Spur Fruit Set Is Negatively Related with Current-year Spur Leaf Area in Almond

in HortScience

Almond spurs are known to be the primary bearing unit in almond tree and are subject to alternate bearing. Fruits are a strong sink in bearing spurs and can influence spur leaf growth. At the same time the percent of flowers that set fruit on a spur (spur relative fruit set) could be influenced by the competition among multiple flowers/fruits borne on the same spur as well as by limited leaf area on the same spur. The aim of the present work was to investigate the relationship between current-year spur leaf area and spur absolute and relative fruit set. Approximately 2400 spurs were tagged and followed over 6 years and data concerning spur leaf area, number of flowers per spur, and number of fruits per spur were collected. Spur leaf area was reduced in fruiting spurs in comparison with non-fruiting spurs according to the number of fruits borne by each spur. This phenomenon contributes to spur alternate bearing because spur flowering and survival in the next year are a function of the leaf area in the current year. Relative fruit set in almond appears to be negatively associated with current-year spur leaf area. Competition among fruits on the same spur did not appear to influence spur relative fruit set.

Abstract

Almond spurs are known to be the primary bearing unit in almond tree and are subject to alternate bearing. Fruits are a strong sink in bearing spurs and can influence spur leaf growth. At the same time the percent of flowers that set fruit on a spur (spur relative fruit set) could be influenced by the competition among multiple flowers/fruits borne on the same spur as well as by limited leaf area on the same spur. The aim of the present work was to investigate the relationship between current-year spur leaf area and spur absolute and relative fruit set. Approximately 2400 spurs were tagged and followed over 6 years and data concerning spur leaf area, number of flowers per spur, and number of fruits per spur were collected. Spur leaf area was reduced in fruiting spurs in comparison with non-fruiting spurs according to the number of fruits borne by each spur. This phenomenon contributes to spur alternate bearing because spur flowering and survival in the next year are a function of the leaf area in the current year. Relative fruit set in almond appears to be negatively associated with current-year spur leaf area. Competition among fruits on the same spur did not appear to influence spur relative fruit set.

Most perennial horticultural and forest tree species exhibit large annual fluctuations in fruit production that are often referred to as alternate bearing (Kelly and Sork, 2002; Monselise and Goldschmidt, 1982). In almond (Prunus dulcis Mill.), alternate bearing occurs at the spur level but not at the tree level, because only a fraction of the entire tree population of spurs bears fruits in a given year (Tombesi et al., 2011); however, it is still not clear why individual spurs alternate.

Different hypotheses on alternate bearing have been postulated for tree species. One hypothesis postulates that fruit and seeds are sources of hormones that may signal developing meristems to remain vegetative and not produce flowers for the year after a heavy fruit load (Chan and Cain, 1967; Hoad, 1978; Monselise and Goldschmidt, 1982). Some authors have specifically indicated that auxins (Hoad, 1978), gibberellins (Luckwill, 1970), or abscisic acid (Tamas et al., 1979) may be involved. However, hormones produced by seeds can also increase the sink strength of fruits and are not always linked to a direct inhibitory effect on the next year’s flowering (Weinbaum et al., 2001).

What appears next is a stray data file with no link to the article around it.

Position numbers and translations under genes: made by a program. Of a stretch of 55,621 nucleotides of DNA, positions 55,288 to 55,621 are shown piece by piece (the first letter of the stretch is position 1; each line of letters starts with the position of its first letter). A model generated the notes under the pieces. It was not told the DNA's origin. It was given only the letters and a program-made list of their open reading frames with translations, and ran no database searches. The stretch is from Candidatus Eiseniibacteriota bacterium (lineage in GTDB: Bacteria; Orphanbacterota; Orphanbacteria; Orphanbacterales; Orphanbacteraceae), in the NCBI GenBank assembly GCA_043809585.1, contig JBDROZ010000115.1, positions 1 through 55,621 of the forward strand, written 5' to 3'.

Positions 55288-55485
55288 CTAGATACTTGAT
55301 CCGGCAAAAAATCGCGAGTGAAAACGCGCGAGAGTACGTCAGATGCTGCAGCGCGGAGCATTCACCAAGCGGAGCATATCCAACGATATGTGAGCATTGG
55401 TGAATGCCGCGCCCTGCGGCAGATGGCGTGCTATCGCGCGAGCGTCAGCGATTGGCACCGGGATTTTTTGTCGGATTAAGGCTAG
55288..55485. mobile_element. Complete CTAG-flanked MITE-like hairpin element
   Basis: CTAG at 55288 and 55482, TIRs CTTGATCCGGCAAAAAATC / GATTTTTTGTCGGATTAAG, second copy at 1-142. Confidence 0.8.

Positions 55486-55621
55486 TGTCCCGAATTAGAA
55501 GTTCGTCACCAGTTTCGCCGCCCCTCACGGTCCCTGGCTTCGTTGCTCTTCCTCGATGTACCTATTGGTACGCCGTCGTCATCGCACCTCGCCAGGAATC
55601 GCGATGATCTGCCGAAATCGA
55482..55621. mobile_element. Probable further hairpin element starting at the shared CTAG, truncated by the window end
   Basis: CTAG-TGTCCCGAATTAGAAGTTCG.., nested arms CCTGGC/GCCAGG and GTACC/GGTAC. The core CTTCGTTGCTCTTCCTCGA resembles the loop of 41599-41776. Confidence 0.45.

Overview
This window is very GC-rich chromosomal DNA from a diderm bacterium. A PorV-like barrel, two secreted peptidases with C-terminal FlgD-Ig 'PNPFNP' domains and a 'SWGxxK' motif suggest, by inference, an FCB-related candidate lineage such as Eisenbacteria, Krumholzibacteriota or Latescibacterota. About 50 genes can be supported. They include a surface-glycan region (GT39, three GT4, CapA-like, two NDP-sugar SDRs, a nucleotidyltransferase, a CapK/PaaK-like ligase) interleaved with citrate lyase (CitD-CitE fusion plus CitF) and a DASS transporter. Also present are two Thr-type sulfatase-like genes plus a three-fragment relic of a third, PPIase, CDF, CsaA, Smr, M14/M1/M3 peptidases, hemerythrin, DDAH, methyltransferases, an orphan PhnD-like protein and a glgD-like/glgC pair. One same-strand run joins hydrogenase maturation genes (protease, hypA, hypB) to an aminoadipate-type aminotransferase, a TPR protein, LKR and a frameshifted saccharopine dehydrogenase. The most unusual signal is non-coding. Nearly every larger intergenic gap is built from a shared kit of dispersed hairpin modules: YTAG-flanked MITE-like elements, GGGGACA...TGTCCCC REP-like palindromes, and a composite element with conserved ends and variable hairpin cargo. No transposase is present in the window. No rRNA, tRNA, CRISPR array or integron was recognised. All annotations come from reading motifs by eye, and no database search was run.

Another hypothesis is that large fruit loads deplete carbohydrate and/or nutrient resources that ultimately influence the development of floral buds. Kernels of pecans and pistachios are major assimilate sinks during the ripening process (Davis and Sparks, 1974; Spann et al., 2008) and depletion of carbohydrates (Rosecrance et al., 1998; Spann et al., 2008) and nutrients (Brown et al., 1995; Reidel et al., 2001) during the kernel fill period in nut crop species can negatively influence flower bud initiation, especially if kernel fill occurs simultaneously with the period of floral initiation. Floral initiation is reported to be strongly influenced by carbohydrate availability (Harley et al., 1942; Monselise and Goldschmidt, 1982; Reig et al., 2006).

In almond spurs (the main fruit bearing unit in almond trees), flower induction is related to the spur leaf area in the previous year and fruit bearing decreases the probability that a spur can bear flowers in the next year in comparison with spurs with similar leaf area that did not bear fruits in the previous year (Lampinen et al., 2011). Thus, fruit bearing appears to increase the amount of spur leaf area needed for flower induction, probably through depletion of carbohydrate reserves or through inhibition by fruit-associated hormones. Many studies have reported competition between reproductive activity and vegetative growth (i.e., shoot growth and/or leaf growth) when available resources are limited (Hasegawa et al., 2003; Kawamura and Takeda, 2006; Lovet Doust, 1989; Obeso, 2002; Reznik, 1985; Tuomi et al., 1983). Thus, on a spur basis, fruiting can compete not only with flower induction, but also with leaf growth. Furthermore, considering that almond spurs have a high degree of semiautonomy for carbohydrates (Heerema, 2005) and that in many species the percent of flowers on a spur that produce fruit (spur relative fruit set) is largely influenced by spur light exposure and spur leaf area (Stephenson, 1981), relative fruit set could be limited in spurs bearing a large number of flowers. The aim of the present work was to investigate the relationship between current-year spur leaf area and spur absolute fruit set (number of nuts per spur) as well as spur relative fruit set (percent of flowers that set fruit).